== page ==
University league tables are built on poor data analysis and arbitrary assumptions, but prospective students and their parents often use them. I can see the attraction of league tables, prospective students and their parents want to compare the different universities they are considering, and league tables are by far the most prominent, and easy to access, way to do that. But as someone who teaches data analysis, and has been an admissions tutor, university league tables make me wince.
A couple of years ago I produced a Google Colab Jupyter notebook that would work with the same data as the top 50 universities in The Guardian‘s 2019 league table, and produce another league table, but with the university of your choice as the ‘top’ university. This was just to show that if you know what you are doing, you can make any university apparently the ‘best’.
But although I like both Jupyter notebooks and Google Colab, to run that notebook you do have to run code. And Jupyter notebook only worked on a list of the top 50 universities – out of the 121 in The Guardian‘s league table. No longer. With the aid of streamlit, I have done a web app that works with a list of all 121, and in over 90% of cases*, produces a league table with whatever university you want top. All at the click of a mouse, and without charge! All the code is under the bonnet of the web app. Unlike The Guardian it won’t even cover the bottom half of the screen with a begging message, despite the much more honest data analysis that my web app represents.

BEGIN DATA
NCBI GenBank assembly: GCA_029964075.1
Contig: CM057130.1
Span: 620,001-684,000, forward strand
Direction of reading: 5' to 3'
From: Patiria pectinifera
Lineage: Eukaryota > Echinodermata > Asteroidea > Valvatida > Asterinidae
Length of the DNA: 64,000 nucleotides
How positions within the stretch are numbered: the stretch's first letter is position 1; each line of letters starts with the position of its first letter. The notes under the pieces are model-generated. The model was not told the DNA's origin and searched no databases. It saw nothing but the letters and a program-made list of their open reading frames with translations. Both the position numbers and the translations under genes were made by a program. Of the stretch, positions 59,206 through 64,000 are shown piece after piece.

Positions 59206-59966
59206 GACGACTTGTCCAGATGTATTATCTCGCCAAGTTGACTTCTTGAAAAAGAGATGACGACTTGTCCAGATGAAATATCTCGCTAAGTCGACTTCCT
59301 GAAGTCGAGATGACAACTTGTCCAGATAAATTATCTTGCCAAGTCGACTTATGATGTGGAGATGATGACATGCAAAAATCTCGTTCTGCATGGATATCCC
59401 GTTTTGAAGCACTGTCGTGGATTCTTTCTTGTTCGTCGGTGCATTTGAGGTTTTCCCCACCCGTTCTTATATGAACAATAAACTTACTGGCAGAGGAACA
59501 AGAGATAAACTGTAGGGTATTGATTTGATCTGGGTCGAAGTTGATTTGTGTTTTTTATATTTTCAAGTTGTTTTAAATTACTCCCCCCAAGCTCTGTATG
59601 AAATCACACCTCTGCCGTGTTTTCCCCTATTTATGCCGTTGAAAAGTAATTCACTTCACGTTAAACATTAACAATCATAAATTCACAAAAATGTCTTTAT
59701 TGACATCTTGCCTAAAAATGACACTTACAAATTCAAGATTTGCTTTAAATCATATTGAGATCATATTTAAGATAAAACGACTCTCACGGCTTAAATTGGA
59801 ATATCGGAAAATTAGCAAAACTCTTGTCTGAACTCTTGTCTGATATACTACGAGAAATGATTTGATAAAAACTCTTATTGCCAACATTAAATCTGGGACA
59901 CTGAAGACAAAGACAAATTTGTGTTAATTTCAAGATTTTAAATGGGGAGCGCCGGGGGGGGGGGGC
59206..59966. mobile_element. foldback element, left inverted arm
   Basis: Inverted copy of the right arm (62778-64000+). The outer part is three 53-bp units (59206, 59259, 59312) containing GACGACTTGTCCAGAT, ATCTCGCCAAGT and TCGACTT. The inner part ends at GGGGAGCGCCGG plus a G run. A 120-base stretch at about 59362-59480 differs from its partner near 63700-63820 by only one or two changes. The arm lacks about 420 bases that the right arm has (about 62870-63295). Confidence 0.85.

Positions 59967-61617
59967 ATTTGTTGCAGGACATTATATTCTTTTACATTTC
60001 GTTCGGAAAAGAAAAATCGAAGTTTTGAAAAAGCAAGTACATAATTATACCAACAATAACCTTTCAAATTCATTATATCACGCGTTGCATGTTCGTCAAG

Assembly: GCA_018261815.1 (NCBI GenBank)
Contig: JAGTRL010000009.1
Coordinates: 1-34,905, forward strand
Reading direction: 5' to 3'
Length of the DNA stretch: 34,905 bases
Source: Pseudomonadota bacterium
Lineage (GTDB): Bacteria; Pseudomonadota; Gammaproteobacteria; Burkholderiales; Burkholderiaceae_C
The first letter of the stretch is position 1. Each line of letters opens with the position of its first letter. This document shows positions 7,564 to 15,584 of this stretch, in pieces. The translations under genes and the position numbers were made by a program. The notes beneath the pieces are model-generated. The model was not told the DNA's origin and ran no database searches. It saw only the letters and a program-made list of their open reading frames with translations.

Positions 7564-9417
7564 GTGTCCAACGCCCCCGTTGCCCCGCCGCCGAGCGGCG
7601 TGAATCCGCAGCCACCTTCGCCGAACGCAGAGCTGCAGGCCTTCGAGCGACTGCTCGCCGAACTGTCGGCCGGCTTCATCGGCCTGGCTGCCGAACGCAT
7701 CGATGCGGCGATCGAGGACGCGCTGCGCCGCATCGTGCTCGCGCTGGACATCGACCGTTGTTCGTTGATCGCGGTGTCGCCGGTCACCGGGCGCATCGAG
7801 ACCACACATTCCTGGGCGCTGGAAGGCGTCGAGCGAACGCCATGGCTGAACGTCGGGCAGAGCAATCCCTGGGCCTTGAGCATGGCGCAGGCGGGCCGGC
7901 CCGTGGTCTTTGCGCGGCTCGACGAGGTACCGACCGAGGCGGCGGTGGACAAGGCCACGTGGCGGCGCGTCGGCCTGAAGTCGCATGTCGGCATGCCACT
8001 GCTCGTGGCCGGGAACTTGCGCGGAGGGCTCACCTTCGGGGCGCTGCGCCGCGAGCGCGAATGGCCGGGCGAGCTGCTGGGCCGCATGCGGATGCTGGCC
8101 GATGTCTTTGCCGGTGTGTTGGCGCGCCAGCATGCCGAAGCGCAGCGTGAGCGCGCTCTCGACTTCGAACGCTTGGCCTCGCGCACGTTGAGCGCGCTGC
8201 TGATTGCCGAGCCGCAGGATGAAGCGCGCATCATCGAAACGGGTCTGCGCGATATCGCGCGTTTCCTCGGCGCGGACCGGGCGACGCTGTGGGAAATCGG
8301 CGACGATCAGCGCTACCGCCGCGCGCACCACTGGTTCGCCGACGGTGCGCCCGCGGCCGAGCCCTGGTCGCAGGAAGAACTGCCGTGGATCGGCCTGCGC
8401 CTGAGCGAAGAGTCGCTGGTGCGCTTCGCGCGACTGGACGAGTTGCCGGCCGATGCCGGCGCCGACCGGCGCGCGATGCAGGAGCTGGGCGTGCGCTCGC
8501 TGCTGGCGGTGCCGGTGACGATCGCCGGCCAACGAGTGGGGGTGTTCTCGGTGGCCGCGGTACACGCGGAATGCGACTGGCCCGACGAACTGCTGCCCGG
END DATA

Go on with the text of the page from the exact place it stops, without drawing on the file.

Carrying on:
So please pop over and see how high your alma mater, employer, favourite university, …, can rise (spoiler: except for a few cases, all the way to the top). Alternatively, if you actually want to compare universities, try the web app done by a student, Ethan Hinton, who worked with me last year. It is very good.
* The algorithm that I use fails for a handful of universities. I need to work a little harder to find league tables with them at the top. I’ll try and do that when I have the time.